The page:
|Jason Goes To Hell: The Final Friday (1993)
|Jay Huguely and Dean Lorey
|John D. LeMay, Kari Keegan, Steven Williams, Steven Culp, Erin Gray, Richard Gant, Billy Green Bush and Kane Hodder
“In a Voorhees was he born. Through a Voorhees may he be reborn. And only by the hands of a Voorhees will he die” – Duke
The first Friday the 13th film I saw in theatres; I was beyond psyched to see Jason on the big screen having devoured the first eight instalments on VHS in my early teens. What I got was this:
In the opening scene Jason (Hodder) is blown to smithereens as the FBI hatched a sting operation to wipe out the Crystal Lake serial killer once and for all. Jason’s remains are brought to a coroner’s office who subsequently starts to chow on his heart. In doing so he becomes possessed by Jason’s entity and mindlessly heads for another killing spree.
But not so mindlessly it turns out. Jason in fact goes looking for his sister Diana (Gray) because she can help him be reborn. That’s at least the theory that bounty hunter Creighton Duke (Williams) has and he’s the only who knows that Jason is still out there. Things become a bit more complicated when Jason murders his sister (in another body, this time as a policeman, since he has to switch regularly) and then he has to gun for his niece Jessica (Keegan) who’s recently had a baby.
Then we get to know a little about her. She doesn’t have the best of relationships with the father of the baby, Steven (LeMay), who’s trying to smooth things out so he can be in their lives. Through a series of unfortunate events Steven is on the scene when Diana is killed and subsequently becomes the number 1 suspect. With the help of Duke he escapes from jail and sets out to stop Jason before he can complete his mission. Meanwhile Jason goes from body to body trying to track down Jessica.
This was not what I was expecting when I got in the theatre. For years I considered this film to be the nadir of the series (there’s even a scathing review by me on IMDb trashing the film years ago) and could find no bright spot to comfort myself with. Then in 2020 I bought the Scream Factory deluxe set that has all the films and decided to check it out again. It went down better, especially after watching an interview with director Marcus, and I warmed to it a bit. Then last Friday the 13th (October 13, 2023) I religiously watched two Friday films; this time the excellent Part 2 (1981) and “Jason Goes To Hell” once more. And what do you know! I actually found it quite enjoyable.
It still resides in the bottom spot (but possibly the eighth film, “Jason Takes Manhattan” (1989) will replace it next year) but I can in all fairness say that I truly appreciate what Marcus was going for here. This kind of world building is very ambitious, and the young director (25 years old at the time of release) honestly did inject new life into a very worn out formula which eventually led to the surprisingly good teaming of “Freddy vs. Jason” (2003) and a number of other films who’ve gone down the same route of combining realities. There’s also a clever nod to the “Evil Dead” franchise (and a decent possible plot point as explained by Marcus but nowhere near evident enough in the film) so there’s some definite passion here for the genre and taking it a step further.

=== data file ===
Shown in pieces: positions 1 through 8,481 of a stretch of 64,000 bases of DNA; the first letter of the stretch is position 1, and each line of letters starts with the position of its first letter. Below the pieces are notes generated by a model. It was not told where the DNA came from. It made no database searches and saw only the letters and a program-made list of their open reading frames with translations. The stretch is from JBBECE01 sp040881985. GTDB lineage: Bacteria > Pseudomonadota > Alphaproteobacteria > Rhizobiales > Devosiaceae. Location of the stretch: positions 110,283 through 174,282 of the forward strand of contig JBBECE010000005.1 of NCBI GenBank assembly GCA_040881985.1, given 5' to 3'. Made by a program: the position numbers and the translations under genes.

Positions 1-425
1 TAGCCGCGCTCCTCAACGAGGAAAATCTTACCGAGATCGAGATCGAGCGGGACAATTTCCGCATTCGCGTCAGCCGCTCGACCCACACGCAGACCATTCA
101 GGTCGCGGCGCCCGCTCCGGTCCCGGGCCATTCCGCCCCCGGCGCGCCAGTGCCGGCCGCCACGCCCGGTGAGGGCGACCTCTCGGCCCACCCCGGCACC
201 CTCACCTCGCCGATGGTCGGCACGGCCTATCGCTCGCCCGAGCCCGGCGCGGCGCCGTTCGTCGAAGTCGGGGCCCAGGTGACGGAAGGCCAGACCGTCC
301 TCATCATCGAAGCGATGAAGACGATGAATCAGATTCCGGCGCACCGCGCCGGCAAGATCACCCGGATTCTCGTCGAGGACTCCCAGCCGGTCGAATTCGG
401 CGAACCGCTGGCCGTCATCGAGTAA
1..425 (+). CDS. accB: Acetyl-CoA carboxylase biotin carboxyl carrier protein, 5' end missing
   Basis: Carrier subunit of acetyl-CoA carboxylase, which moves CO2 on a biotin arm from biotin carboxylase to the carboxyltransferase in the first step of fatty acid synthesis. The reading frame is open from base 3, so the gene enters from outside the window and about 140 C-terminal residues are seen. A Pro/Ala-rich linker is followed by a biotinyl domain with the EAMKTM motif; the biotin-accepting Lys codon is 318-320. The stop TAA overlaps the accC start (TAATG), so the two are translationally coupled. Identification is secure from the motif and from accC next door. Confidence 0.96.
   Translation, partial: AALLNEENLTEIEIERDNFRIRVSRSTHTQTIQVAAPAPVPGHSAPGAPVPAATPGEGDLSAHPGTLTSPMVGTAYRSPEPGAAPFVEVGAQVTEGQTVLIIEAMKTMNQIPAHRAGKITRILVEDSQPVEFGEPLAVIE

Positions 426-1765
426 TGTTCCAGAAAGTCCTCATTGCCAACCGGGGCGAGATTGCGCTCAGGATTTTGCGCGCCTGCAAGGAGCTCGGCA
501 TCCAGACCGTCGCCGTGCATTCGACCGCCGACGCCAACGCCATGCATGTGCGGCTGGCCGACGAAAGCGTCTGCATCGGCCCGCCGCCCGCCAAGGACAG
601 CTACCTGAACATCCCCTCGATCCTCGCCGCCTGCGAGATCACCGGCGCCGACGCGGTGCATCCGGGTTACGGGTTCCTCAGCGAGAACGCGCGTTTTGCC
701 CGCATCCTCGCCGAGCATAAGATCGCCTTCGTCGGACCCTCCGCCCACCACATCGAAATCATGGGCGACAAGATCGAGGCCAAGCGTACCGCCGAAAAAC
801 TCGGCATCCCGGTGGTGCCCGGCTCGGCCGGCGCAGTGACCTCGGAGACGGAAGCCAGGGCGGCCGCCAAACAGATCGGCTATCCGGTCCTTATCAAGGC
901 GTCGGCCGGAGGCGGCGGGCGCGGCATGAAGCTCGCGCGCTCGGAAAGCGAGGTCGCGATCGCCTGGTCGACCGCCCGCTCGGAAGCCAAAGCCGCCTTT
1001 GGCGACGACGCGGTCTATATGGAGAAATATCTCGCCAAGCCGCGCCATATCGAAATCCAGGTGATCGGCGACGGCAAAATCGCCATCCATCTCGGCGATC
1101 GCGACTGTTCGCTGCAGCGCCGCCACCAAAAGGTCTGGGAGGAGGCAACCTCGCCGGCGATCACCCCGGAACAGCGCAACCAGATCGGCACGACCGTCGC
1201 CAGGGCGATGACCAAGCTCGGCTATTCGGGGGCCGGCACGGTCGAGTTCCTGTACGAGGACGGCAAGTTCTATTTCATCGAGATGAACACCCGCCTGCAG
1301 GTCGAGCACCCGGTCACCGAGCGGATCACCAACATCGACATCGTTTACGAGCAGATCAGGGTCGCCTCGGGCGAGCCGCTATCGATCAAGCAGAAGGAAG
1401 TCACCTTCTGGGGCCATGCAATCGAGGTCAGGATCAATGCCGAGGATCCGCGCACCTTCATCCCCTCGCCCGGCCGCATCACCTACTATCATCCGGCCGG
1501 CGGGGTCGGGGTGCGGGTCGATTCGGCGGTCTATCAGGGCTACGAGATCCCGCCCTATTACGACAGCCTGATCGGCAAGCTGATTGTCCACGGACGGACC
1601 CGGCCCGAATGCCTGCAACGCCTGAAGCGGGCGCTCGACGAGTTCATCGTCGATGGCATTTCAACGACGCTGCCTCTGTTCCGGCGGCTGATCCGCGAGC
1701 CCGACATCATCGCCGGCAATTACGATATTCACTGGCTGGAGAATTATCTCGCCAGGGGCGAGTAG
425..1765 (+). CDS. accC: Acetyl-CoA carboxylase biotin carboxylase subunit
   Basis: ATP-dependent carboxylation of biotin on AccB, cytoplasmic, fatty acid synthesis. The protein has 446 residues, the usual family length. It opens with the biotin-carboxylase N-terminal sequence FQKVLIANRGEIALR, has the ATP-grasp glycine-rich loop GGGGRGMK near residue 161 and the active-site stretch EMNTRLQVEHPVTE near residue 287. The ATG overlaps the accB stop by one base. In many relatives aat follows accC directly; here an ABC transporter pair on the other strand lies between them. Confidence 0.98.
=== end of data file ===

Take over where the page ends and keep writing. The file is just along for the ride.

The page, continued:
But it’s a bit too much to take in the short span of 90 minutes and it will definitely take some re-watching to fully grasp and some digging into the behind the scenes facts which many will not take the time for. So much is completely new here; a sister and a whole family connection, the fact that Jason is an evil entity that can possess bodies at will, a dagger with powers that has to be used by a family member to extinguish Jason, a huge and creepy Voorhees family house, a bounty hunter with all sorts of knowledge…you get my drift. All this in an hour and a half and with the requirement of plentiful kills at regular intervals. It’s not too unlike what director Danny Steinmann was tasked with in the fifth instalment, “A New Beginning” (1985), when trying to add a little world building with a copycat murderer and the main character/victim becoming the main villain after that. The burden of a trim runtime filled with gore and kills every 8 or 10 minutes doesn’t leave a lot of room for storytelling. So in the end the script for “Jason Goes to Hell” is pure toilet paper but that doesn’t mean that the core idea should be discarded…and here it’s pretty good. This would definitely benefit from the limited series model that’s populating the streaming services nowadays.
And what we’re stuck with is the end product. Like I said earlier; I’m warming to this movie. Marcus adds enough genuinely weird things for it to be somewhat of a head scratcher -the moustache shaving scene! – and has a flair for standout gory scenes – the tent scene with the girl getting sliced in half! – so it’s got some standout moments. He can definitely stage impressive scenes of carnage and mayhem. It moves along at a breakneck pace so one’s never bored and is very mean spirited for the most part with hard hitting violent scenes. Cinematography and lighting schemes are expertly well done and the film is quite atmospheric at times; particularly in a diner massacre and inside the Voorhees family house.
Performance wise it’s pretty decent. LeMay is very likeable and hopefully the “Friday the 13th: The Series” (1987-1990), where he was the co-lead for two seasons, can be resurrected on Blu-ray in the near future. Williams is a hoot as Duke although the character is a bit hard to take, the underappreciated Culp does good work as a slimy reporter and it’s always good to see Bush in the ensemble.
In the end; “Jason Goes To Hell: The Final Friday” is still at the bottom of the barrel but it’s just been upgraded to more rotations so who knows how far it will climb up.